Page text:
Hannah and Her Sisters - Movie Reviews - Rotten Tomatoes

Hannah and Her Sisters Reviews

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Super Reviewer
January 1, 2010
What makes this film so special and unforgettable - right there with its flawless structure, impeccable direction, three-dimensional characters and phenomenal dialogue - is seeing Woody Allen be won over by such a surprising amount of optimism, and the result is... perfection.
Super Reviewer
½ November 14, 2007
The pastiche structure of this film is complex though sometimes unsatisfyingly slow. This dysfunctional literati family struggles with passive-aggressive sororal jealousy and spousal musical chairs. The titular character is the least developed. Hannah's acting talent and togetherness is only talked about through pervasive monologues; her strengths and demons are never really shown.

Nice uncredited cameo from caterpillar-browed Sam Waterston from "The Newsroom"!
Super Reviewer
July 11, 2013
It's no Bananas, but really, what is?
Super Reviewer
January 6, 2011
Woody Allen skillfully blends comedy and drama in this wonderfully observed portrait of the lives, loves, and issues of a close knit family and their significant others over the course of a couple of years.

Hannah (Mia Farrow) is the oldest child of artistic parents. She's a successful, kind, and thoughtful actress, wife, and mother. She's basically the backbone of the family, who both hate and need her. Her two sisters, Holly (Dianne Wiest) and Lee (Barabra Hershey) are more aimless and resent her because of her stable and successful life, yet the rely on her for support so much that they couldn't possibly truly hate her. However, Hannah begins to realize that she's just as lost as the rest of the world when her life starts to unravel due to sibling rivalry and betrayal.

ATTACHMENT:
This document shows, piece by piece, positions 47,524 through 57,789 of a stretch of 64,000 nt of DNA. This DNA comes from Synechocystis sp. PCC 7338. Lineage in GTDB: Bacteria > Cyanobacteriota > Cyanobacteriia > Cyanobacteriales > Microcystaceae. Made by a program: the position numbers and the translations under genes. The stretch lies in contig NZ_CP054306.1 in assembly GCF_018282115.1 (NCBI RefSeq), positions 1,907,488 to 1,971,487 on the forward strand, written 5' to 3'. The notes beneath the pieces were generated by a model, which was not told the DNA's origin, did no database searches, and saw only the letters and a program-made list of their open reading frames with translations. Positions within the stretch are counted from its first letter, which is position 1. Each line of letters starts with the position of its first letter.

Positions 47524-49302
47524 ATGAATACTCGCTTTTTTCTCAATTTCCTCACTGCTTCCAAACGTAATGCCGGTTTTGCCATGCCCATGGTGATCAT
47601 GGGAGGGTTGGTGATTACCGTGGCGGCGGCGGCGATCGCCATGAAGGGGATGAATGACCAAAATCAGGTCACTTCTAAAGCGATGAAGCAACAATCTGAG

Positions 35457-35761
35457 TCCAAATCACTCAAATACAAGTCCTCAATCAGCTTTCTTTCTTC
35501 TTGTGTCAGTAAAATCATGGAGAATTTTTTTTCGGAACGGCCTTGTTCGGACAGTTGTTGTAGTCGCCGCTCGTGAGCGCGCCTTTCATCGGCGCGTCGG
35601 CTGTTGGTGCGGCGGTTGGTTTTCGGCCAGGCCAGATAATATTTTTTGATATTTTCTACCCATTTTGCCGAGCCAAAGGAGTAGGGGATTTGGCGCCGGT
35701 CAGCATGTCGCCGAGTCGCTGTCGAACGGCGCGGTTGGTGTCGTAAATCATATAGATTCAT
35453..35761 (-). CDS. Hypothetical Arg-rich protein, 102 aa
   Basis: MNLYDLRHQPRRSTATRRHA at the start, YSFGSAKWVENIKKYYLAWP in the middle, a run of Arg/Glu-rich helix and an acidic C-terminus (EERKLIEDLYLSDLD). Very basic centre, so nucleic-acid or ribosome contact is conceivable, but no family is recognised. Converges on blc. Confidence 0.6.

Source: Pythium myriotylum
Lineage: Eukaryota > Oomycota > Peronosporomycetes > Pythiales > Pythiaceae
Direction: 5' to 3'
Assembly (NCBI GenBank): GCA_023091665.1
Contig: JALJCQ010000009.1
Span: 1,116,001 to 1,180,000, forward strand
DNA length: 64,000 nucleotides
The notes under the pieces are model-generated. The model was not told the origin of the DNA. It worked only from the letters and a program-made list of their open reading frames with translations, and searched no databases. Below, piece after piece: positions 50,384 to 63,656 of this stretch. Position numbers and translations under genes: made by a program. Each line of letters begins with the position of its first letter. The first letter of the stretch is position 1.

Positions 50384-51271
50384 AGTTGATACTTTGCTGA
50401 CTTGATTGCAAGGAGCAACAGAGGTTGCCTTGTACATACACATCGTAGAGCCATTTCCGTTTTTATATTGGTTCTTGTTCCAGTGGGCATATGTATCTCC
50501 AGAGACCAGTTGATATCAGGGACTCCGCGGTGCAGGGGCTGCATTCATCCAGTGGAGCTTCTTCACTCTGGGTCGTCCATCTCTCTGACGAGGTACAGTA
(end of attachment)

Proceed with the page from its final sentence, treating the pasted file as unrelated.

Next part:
This movie has some really serious dramatic moments, but they are nicely balanced out by some terrifically funny stuff involving Woody's character- a hypochondriac in the TV industry who goes through existential and spiritual crises, There's humor with some of the other characters, but the bulk comes from Woody's Mickey. This film has it all: comedy, tragedy, pain, relief, laughs, and tears. It all works wonderfully and reeks of realism and experience. Simply put, this is some truly great writing.

The performances are also just terrific. The three ladies playing sisters have a great rapport together, Woody is great as usual doing his trademark shtick, Michael Caine (who, along with Wiest snagged an Oscar for his work here) is quite good as the husband to won sister who has an affair with one of the other two. Showing up in some nice supporting roles are Carrie Fisher and Max von Sydow, both of whom, despite being supporters, do a good job. I also enjoyed seeing Daniel Stern make a brief appearance, as well as Julie Kavner, who I think pretty much stole the few scenes she was in.

All in all, this is just an excellent study of human relations, and ranks pretty high as some of Allen's best work. In a way, this almost felt like light opera or super high art, only not as pretentious and more accessible. Even then this won't be for everyone, but if you give it a chance, there's bound to be something here for you to enjoy. Definitely give this one a go.
Super Reviewer
August 28, 2011
Hannah and Her Sisters is a film with a genuine emotional core and beautifully explores relationships and the meaning of life. Plus, it's hilarious. One of Woody Allen's finest pictures. Like, wow, how do movies get this good?
Super Reviewer
August 17, 2011
An unmistakable masterpiece from the mind of Woody Allen concerning a tight-knit family and their relationships, experiences, and how they cross paths with one another. When a movie packs in hilarious comedy, realistic drama, and a nice touch of philosophical discussion about the meaning of life, all in a tightly run-time of just over 100 minutes, you know a master is at the helms of the project. Allen, as usual, gets the most out of each one of his cast members, especially Michael Caine and Dianne Weist. Woody gives himself the most interesting part about the movie, where his character battles the negative thoughts associated with the possibility of living with a cancerous tumor. With expert narration and sound writing consistently keeping the movie moving at an assured, comfortable pace, and with an ending that takes a nice, happy route, one could argue that this film is Allen's greatest achievement (although I still think "Annie Hall" tops most movies out there, including this one - only slightly, though).
Super Reviewer
July 13, 2010